Table Top

TABLETOP : Turning the Table Around
By Cid Reyes

Not on tables, but on floors and walls, did first emerge the assembly of fruits, fish, and vegetables on the mosaics and tombs of ancient Egypt, Rome and Greece. In Egypt, the enduring belief was that the dead continued to live on, for which purpose libations and offerings were depicted on their tombs. Though ancient Greece left us no paintings, abundant were their potteries which portrayed bread and other foodstuffs. From ancient Rome did survive a mosaic by Heraklitos, designed after the work of Sosos of Pergamum. Its title, “The Unswept Floor” suggests the subject: the leftovers of a meal.

In seventeenth century Spain, again, not on tabletop, but on the cold concrete window ledge were presented quince, cabbage, melon, cucumber, cardoons and carrots. These were the still lifes of a Carthusian monk, Fray Juan Sanchez Cotan. The Spanish word for still life was “bodegon,” meaning kitchen larder or cabinet.

In the same century, still life flourished in the Netherlands, giving rise to the Dutch word “stileven” from which the English still life originated. The French term for still life was “nature morte,” translated literally as “dead nature”, which amounts to a contradiction in terms.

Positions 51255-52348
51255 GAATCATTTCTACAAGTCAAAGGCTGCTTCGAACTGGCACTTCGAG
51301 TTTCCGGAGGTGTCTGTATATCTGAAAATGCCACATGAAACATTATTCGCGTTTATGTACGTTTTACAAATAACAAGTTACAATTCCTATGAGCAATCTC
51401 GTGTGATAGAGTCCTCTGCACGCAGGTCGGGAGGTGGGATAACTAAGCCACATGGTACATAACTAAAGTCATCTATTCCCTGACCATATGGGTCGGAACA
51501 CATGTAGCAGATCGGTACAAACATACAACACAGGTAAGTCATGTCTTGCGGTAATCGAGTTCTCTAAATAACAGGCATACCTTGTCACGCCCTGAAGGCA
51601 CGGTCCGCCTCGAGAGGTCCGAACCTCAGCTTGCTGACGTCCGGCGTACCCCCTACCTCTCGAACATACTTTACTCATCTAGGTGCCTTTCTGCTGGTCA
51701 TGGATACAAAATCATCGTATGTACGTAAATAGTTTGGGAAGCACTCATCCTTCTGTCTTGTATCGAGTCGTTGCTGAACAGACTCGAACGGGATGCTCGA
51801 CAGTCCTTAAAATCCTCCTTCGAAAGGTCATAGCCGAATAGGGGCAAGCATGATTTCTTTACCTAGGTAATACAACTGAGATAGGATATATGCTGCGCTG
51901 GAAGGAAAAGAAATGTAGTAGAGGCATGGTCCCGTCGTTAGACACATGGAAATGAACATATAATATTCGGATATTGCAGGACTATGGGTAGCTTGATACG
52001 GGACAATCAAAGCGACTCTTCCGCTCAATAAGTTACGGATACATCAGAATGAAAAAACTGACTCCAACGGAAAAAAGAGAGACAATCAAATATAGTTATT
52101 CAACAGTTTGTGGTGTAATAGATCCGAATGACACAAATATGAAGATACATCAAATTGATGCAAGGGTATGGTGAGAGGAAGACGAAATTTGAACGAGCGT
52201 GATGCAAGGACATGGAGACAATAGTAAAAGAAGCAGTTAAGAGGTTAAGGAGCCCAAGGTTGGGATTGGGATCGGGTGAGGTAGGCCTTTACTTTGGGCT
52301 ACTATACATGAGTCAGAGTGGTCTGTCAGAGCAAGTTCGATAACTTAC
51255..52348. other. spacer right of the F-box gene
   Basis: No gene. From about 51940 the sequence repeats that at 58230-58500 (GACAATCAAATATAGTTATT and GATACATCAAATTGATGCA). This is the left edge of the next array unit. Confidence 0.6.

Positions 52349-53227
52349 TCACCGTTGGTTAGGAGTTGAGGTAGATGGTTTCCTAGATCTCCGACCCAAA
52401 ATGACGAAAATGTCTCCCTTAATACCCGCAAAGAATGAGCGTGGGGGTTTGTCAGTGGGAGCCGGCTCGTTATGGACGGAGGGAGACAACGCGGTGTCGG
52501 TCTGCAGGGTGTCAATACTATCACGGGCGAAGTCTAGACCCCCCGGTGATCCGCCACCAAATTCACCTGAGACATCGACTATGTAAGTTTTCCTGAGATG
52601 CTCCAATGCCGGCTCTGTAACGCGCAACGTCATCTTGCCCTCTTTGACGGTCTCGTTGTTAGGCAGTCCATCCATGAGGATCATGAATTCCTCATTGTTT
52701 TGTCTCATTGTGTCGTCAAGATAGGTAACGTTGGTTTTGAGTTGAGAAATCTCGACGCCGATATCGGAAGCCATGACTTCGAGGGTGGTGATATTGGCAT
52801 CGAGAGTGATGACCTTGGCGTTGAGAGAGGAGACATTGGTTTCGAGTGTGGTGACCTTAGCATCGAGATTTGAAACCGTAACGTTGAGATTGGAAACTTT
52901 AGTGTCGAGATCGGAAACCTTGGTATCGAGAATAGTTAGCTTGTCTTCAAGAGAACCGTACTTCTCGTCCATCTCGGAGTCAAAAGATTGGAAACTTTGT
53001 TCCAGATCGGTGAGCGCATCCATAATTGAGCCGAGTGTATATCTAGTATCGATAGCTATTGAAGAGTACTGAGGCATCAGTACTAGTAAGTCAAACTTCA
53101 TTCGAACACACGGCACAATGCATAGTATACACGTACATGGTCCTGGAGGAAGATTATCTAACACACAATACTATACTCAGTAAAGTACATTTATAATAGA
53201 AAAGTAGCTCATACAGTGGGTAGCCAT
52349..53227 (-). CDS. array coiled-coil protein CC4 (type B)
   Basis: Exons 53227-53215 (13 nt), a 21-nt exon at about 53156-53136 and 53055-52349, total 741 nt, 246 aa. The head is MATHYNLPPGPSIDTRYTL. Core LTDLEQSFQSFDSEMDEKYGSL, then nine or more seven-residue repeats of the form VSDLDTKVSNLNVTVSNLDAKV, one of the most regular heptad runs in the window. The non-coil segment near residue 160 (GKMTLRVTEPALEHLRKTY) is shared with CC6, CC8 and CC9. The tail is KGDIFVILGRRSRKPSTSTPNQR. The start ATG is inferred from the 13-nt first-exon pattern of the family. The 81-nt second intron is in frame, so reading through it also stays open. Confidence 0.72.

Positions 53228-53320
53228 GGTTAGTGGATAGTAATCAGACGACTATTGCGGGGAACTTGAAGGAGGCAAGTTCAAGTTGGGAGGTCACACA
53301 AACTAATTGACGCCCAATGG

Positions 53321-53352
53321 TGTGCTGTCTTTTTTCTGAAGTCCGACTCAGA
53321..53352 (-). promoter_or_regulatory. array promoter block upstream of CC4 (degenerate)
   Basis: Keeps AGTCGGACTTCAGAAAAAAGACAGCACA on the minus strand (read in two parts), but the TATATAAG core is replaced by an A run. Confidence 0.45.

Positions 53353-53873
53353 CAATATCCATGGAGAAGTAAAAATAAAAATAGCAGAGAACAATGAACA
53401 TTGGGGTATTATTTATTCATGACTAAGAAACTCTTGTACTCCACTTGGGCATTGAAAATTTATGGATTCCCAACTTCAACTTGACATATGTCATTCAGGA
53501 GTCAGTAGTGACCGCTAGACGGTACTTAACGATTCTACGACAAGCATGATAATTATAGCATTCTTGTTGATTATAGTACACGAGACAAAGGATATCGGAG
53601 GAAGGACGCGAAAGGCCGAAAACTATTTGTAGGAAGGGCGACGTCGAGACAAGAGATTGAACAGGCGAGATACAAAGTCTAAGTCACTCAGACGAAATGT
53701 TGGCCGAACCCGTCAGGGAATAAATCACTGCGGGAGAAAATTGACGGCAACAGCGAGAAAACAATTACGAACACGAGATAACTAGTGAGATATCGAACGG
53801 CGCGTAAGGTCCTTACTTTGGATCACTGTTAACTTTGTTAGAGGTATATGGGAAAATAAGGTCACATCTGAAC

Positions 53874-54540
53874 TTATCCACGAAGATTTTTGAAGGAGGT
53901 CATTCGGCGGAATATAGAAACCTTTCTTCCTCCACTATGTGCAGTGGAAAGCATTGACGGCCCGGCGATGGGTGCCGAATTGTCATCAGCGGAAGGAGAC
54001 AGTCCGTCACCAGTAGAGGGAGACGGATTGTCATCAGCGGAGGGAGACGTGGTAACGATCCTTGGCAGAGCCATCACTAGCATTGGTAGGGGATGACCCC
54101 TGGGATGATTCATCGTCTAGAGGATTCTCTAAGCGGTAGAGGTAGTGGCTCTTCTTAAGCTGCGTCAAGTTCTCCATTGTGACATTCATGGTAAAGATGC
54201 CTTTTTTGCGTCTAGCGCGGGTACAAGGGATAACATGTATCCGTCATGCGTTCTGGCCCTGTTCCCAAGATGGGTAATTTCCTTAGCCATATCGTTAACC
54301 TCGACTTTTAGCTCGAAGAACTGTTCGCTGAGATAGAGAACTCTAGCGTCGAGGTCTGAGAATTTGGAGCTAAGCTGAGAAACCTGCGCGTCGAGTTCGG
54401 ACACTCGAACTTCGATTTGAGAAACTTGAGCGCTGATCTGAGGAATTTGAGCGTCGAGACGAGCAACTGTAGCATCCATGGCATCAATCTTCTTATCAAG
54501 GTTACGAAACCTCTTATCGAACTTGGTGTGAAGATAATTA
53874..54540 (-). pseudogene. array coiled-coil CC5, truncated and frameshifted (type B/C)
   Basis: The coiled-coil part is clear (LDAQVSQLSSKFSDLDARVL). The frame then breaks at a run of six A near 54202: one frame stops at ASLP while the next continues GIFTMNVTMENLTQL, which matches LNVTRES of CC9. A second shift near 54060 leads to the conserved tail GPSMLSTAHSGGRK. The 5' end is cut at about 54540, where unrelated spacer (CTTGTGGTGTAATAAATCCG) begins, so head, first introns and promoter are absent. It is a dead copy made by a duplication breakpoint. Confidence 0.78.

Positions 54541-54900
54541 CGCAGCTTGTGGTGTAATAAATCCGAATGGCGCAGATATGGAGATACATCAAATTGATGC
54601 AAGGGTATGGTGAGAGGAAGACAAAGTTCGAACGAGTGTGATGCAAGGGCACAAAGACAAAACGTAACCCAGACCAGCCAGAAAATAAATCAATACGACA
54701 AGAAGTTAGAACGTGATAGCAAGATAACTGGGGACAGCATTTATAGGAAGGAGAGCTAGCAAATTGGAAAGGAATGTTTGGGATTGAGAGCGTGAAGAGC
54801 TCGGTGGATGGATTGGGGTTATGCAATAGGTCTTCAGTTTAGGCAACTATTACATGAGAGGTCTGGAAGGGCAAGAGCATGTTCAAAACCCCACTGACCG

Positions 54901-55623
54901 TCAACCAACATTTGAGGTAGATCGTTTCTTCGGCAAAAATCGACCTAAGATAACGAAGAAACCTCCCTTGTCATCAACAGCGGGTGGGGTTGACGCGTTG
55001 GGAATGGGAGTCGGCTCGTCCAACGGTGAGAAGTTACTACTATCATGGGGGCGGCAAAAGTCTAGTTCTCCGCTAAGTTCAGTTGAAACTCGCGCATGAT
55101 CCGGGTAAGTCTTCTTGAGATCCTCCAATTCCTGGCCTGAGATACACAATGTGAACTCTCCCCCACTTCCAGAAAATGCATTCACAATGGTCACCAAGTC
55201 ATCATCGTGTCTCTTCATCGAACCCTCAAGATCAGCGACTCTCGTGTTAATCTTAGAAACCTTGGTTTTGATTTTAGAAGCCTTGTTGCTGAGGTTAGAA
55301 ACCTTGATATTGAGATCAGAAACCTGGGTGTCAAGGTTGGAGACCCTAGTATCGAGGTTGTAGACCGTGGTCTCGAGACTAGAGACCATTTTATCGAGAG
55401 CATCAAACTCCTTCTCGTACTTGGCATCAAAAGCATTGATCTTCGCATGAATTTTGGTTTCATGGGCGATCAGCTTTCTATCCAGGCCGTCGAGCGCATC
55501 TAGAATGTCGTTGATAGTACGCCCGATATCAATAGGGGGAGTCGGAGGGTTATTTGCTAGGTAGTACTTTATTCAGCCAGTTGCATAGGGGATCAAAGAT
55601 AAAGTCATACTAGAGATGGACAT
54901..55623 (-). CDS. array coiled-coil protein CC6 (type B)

The French Impressionists in the nineteenth century brought the art of the still life to incomparable heights. Monet, Cezanne, Renoir, Van Gogh, Gauguin and Manet instilled a more solid structure to traditional tabletop images like bouquets of flowers and banquets of feasts.

More significantly, it is the still life that became the critical stimulus to the discovery of the principles of Cubism. Picasso and Braque confronted musical instruments and drinking vessels from a multiperspective point of view.

Where once still life was at the bottom of the hierarchy of art, it is now in the ascendant. The concept engages the minds of avant-garde artists, each questioning the very concept itself. Does still life have to be on a tabletop? Are there objects considered anathema to still life? Andy Warhol silkscreened the iconic hammer and sickle, glittering high-heeled shoes, and a pool of unraveled string. Is a painting just resting on a tabletop a still life? Are the Impressionists turning in their graves?

Filipino artists, too, of this generation – with their bristling, irreverent intelligence and a no-holds-barred curiosity – have subjected the still life to a wilting irony, deadpan wit, and yes, tender affection, albeit tinged with a cagey attitude. What may look like a fractiousness of approaches is actually a rich tapestry of scintillating insights and idiosyncratic ideas. Still life has now crossed a threshold of artmaking where, unimaginable as it may seem, nothing remains at a standstill.

TABLETOP turns the still life on its head.